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Urinary Incontinence

What is the #1 issue facing female athletes, that they are too embarrassed to talk about….urinary incontinence in athletes. There is a lot of confusion surrounding urinary incontinence in athletes. Some of the most common questions we hear are: 

Sometimes, I pee with jumping. Is that normal?


Is it common?


Is there something we can do about it?


When it comes to urinary incontinence in athletes, many women suffer in silence.

It is common that embarrassment, shame or a belief that it is normal stops women from seeking help for urinary incontinence. The goal of this article is to help improve awareness of urinary incontinence in athletes so women can seek the help they need to perform at the highest level.

How Common is Urinary Incontinence in Athletes?

Statistics show that between 25 – 45 % of women experience some form of urinary incontinence. This means that a large percentage of women involuntarily leak urine during activities. Sometimes an activity as simple as coughing or sneezing will elicit these symptoms. These symptoms interfere with workouts, social outings, and other daily activities.

There are three main types of urinary incontinence. Understanding the differences will help determine the most effective treatment approach for you.

pelvic floor muscles contributing to urinary incontinence in athletes
Pelvic floor muscles, illustration.

Stress Urinary Incontinence in Athletes (SUI)

SUI is the most common cause of incontinence in athletes. Athletes with SUI may experience leaking with jumping, lifting, running or any other activity that increases abdominal pressure.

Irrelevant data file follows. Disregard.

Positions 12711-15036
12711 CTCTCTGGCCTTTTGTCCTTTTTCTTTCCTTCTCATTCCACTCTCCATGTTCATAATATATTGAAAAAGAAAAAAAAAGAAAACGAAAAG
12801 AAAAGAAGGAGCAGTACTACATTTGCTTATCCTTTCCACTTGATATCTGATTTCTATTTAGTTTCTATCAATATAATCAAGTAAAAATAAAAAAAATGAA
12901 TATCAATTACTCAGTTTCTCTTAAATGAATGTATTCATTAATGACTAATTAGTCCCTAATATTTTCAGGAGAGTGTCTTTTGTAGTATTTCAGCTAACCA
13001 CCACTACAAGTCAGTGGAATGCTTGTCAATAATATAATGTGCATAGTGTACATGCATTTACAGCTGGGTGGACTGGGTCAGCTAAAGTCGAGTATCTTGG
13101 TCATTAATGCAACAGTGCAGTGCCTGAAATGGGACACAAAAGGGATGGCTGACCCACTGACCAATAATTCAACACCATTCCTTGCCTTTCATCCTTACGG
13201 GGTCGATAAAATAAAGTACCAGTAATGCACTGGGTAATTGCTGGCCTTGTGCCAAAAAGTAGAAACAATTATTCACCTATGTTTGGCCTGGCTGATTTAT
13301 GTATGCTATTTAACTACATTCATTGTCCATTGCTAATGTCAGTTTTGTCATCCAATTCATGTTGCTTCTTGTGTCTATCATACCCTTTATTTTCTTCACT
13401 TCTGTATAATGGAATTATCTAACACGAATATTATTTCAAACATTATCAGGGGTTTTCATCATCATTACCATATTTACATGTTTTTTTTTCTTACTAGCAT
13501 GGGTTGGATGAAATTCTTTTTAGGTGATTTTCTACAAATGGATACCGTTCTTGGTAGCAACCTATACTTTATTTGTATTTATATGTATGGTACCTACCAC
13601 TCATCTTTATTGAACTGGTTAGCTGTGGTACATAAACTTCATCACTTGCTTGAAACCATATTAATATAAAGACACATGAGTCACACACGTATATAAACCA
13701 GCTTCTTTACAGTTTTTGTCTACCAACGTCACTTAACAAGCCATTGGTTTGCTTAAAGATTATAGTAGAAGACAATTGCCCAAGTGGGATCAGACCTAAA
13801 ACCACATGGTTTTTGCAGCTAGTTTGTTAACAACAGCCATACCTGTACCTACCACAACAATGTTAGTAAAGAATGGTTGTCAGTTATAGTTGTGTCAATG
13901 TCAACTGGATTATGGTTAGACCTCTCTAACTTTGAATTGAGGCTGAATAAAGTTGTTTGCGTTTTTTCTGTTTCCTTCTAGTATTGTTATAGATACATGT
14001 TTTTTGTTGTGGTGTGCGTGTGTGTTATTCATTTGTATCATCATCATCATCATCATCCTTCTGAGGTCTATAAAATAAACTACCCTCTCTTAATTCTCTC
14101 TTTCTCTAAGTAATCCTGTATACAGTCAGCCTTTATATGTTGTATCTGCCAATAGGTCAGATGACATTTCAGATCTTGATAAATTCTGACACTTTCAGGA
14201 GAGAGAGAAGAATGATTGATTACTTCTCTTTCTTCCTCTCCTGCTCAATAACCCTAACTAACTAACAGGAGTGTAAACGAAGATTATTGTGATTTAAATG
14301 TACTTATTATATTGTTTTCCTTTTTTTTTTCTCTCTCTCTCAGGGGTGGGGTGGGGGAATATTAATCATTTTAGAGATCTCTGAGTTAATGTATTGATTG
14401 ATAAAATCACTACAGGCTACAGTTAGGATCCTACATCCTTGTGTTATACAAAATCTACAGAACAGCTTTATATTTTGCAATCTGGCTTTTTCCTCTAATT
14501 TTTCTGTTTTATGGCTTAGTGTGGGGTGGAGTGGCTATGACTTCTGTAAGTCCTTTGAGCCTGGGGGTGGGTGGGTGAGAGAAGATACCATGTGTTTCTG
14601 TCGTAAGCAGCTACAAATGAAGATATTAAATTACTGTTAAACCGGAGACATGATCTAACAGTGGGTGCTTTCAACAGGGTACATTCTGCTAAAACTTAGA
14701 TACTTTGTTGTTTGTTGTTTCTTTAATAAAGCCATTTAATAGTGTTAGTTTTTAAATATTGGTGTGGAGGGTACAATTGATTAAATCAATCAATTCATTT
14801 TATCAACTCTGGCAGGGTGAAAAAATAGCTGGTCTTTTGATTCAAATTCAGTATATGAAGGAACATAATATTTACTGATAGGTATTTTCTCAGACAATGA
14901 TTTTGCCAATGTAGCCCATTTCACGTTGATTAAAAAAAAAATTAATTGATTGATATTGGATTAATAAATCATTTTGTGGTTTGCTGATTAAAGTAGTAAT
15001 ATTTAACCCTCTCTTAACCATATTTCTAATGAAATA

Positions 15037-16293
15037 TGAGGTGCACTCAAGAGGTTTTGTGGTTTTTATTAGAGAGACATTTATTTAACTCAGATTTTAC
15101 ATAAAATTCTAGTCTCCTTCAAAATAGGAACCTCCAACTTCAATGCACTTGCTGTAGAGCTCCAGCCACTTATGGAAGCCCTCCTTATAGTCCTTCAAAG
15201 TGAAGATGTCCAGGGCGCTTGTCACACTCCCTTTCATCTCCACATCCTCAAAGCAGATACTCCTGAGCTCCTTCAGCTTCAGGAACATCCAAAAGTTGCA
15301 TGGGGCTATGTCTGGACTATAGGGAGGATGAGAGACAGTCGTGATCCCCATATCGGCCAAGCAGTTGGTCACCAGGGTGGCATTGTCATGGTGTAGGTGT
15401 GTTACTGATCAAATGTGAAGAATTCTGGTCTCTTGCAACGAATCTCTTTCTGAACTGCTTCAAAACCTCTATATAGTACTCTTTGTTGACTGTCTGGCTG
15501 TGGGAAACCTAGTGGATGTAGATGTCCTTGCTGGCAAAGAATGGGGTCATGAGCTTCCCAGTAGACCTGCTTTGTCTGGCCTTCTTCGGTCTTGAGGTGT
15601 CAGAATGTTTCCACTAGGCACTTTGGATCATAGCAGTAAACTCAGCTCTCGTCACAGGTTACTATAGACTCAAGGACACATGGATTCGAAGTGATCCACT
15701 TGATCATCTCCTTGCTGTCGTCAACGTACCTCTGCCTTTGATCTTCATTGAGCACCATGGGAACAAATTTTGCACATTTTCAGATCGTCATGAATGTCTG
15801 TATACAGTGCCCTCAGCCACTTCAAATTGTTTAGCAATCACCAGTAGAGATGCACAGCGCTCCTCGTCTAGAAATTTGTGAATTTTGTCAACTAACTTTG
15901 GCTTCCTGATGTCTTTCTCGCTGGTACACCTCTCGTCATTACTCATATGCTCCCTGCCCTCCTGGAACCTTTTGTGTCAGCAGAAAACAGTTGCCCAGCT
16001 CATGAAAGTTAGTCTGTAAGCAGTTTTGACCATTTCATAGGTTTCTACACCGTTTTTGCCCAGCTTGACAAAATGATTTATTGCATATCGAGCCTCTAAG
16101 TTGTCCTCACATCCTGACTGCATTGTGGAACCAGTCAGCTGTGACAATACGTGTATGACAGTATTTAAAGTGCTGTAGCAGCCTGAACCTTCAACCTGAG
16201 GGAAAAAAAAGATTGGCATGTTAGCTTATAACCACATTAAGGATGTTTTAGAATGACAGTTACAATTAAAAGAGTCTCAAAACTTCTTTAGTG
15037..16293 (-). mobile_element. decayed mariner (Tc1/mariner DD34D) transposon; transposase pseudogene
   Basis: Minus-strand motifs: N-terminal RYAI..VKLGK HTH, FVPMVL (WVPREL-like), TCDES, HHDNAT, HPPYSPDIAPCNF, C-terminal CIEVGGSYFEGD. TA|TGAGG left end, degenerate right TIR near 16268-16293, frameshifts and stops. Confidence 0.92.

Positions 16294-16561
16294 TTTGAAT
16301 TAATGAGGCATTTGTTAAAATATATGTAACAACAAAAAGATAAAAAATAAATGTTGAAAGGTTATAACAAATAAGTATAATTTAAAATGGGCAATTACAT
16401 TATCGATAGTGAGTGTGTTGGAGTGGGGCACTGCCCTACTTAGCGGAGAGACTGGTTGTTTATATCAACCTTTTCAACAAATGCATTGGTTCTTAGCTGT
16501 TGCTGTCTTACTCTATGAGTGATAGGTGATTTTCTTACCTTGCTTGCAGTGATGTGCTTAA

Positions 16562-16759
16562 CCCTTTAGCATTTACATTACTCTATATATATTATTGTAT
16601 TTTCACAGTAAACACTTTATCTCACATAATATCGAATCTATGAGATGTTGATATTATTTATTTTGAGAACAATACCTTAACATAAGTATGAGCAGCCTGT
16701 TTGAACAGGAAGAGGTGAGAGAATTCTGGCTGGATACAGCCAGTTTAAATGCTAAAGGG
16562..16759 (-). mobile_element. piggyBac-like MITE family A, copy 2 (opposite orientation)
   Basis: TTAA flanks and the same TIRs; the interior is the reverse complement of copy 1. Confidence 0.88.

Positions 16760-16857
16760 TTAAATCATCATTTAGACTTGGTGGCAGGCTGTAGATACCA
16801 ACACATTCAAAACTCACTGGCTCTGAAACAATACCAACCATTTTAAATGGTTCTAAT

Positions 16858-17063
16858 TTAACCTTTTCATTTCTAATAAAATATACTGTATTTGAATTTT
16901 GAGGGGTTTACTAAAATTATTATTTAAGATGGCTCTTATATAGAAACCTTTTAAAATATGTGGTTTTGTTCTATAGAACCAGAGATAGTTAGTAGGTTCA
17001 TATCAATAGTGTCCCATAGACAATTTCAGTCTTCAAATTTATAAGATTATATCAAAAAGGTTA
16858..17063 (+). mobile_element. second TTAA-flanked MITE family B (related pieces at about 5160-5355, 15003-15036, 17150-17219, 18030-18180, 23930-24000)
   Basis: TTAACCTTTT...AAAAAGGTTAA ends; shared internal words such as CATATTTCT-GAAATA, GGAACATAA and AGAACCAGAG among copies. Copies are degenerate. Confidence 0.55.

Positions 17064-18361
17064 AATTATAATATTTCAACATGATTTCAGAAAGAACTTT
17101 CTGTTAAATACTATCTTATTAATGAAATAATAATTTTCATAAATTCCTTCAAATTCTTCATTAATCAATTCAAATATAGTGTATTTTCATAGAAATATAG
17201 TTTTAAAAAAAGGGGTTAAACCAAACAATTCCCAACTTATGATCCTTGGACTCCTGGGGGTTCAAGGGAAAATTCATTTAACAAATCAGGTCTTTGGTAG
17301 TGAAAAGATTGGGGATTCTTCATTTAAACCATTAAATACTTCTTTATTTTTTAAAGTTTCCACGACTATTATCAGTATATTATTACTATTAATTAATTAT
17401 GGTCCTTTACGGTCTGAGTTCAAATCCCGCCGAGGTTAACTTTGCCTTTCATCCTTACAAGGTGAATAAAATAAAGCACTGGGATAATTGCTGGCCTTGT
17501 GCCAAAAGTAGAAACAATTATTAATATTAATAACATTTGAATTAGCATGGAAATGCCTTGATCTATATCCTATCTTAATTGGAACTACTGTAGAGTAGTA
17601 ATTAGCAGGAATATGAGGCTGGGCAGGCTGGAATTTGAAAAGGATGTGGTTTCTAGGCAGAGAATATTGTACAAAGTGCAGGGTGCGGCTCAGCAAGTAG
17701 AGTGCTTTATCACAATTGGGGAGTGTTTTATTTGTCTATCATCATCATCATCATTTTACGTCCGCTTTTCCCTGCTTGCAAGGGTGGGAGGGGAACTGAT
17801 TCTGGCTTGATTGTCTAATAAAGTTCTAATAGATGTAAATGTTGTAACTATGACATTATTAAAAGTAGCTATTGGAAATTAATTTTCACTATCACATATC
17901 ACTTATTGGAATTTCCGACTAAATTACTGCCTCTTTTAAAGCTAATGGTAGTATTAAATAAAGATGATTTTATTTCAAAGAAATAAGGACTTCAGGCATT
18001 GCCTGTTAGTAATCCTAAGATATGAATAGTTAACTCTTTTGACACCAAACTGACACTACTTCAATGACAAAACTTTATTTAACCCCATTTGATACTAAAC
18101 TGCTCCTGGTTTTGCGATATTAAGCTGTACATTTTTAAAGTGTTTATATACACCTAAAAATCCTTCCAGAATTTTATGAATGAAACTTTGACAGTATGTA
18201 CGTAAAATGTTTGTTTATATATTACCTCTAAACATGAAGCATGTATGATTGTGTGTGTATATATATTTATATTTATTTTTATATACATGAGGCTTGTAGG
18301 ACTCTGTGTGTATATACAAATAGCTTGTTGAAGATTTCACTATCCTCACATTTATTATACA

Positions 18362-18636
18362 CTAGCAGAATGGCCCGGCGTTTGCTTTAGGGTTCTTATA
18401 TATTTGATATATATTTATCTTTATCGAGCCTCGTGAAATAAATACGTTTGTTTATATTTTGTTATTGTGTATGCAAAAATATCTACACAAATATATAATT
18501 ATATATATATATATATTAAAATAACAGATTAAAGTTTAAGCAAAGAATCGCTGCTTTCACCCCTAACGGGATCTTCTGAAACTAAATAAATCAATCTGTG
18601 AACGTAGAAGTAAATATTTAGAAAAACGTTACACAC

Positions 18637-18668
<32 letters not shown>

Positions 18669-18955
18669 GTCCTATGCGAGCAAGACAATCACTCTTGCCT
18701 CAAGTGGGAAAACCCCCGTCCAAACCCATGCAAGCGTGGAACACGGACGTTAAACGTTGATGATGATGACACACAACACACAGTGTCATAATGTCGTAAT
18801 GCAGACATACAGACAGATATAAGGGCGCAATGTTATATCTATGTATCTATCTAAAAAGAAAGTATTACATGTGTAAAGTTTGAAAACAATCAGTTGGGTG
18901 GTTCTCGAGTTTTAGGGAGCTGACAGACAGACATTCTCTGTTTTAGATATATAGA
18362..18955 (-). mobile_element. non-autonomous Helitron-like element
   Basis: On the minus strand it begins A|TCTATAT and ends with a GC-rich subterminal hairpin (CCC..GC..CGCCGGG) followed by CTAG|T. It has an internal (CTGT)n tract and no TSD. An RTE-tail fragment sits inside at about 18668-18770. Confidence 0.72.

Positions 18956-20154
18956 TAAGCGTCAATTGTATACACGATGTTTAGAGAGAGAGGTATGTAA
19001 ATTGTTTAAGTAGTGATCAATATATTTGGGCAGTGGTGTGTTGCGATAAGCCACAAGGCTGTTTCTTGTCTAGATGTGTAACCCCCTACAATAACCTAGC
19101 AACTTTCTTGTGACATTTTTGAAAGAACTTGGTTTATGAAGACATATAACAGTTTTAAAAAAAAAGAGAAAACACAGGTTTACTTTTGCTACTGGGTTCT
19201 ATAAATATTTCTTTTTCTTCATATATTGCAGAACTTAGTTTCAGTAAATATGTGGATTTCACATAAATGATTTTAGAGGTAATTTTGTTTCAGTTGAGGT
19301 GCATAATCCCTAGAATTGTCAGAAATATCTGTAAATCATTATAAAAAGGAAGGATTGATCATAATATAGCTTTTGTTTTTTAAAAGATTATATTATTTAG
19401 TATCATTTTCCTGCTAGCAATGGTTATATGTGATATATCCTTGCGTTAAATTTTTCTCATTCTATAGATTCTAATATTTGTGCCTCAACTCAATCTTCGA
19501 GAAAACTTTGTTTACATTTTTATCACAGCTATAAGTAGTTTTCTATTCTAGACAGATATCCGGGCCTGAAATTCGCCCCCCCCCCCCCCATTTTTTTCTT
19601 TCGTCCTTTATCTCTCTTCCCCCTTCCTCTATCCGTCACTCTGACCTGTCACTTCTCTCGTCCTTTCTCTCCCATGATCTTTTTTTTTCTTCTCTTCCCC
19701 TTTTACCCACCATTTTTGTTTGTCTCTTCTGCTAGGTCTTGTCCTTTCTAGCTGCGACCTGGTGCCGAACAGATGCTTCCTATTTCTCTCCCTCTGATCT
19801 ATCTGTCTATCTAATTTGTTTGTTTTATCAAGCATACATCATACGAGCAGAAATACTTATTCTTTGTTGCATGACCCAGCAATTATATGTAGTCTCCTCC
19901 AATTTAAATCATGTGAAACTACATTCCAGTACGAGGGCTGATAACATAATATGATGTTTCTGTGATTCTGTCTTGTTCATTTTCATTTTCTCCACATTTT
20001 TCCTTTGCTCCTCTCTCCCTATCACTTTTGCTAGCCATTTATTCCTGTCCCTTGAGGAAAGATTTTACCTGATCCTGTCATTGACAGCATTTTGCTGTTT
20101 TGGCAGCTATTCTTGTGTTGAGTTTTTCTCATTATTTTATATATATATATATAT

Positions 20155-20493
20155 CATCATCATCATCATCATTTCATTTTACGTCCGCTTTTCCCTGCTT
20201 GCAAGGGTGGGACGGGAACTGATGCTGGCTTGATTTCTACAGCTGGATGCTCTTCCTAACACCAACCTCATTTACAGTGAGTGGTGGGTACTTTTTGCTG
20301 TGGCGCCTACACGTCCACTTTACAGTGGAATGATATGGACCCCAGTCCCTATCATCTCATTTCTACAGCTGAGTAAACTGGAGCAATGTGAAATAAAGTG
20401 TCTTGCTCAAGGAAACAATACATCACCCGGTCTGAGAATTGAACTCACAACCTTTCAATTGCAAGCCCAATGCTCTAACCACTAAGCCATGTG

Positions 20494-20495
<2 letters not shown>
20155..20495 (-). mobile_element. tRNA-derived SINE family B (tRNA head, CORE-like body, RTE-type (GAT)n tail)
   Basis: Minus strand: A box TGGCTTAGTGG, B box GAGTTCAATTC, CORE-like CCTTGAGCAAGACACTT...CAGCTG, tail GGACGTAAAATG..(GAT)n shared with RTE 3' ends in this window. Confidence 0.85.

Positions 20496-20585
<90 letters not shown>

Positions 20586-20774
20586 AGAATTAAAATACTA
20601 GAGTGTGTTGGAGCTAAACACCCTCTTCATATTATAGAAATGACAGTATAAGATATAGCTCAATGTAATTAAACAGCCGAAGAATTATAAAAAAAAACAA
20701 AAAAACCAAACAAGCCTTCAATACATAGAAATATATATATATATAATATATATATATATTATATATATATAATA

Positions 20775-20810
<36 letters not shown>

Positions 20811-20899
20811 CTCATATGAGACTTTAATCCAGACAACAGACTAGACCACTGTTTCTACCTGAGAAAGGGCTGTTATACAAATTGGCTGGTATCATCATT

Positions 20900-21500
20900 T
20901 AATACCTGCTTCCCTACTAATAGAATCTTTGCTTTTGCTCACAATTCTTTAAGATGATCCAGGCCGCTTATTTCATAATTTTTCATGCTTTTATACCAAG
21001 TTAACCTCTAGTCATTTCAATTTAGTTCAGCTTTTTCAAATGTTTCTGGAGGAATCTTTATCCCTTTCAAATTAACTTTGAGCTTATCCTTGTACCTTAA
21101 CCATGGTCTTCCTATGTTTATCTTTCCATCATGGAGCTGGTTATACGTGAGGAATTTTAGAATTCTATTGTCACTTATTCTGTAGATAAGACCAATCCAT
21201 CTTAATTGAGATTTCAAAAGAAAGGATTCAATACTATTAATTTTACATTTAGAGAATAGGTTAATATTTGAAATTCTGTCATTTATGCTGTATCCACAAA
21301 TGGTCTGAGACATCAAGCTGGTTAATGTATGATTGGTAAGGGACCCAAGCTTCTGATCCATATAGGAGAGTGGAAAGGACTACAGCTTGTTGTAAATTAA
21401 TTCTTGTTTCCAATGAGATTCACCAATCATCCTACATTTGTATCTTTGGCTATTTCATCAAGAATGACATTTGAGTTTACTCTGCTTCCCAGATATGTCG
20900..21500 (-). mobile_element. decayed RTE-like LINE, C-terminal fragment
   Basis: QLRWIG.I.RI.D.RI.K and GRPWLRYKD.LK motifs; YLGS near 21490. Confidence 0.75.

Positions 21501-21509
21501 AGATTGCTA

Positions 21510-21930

When performing an activity like a squat, the pressure above the pelvic floor increases. This is due to many factors including the heavy load and the increased abdominal bracing needed to perform the task. As a result, the pelvic floor muscles, including the sphincters that control the flow of urine, must contract to counter the increased pressure from above. If they cannot generate enough force, or do not turn on at the correct time, leaking or stress incontinence may occur.

you can exercise with urinary incontinence in athletes

Pregnancy can contribute to a greater likelihood of SUI due to the increased pressure on the pelvic floor. It is also understood that menopausal state, aging, pelvic surgery, and obesity impact the incidence of incontinence.

The good news?

There are many things that you can do to improve the ability of your pelvic floor to do its job. Including seeking treatment from a physical therapist! We will discuss treatment options later in the article.

Urge Urinary Incontinence in Athletes (UUI)

This type of incontinence manifests as increased urgency and frequency of urination. It is the “gotta go right now” type of incontinence. Individuals who experience this type of incontinence may feel that they do not have enough time to get to the bathroom after an urge to urinate. They may use strategies such as “just in case voiding”, using the bathroom every time they pass one just in case they have to go later.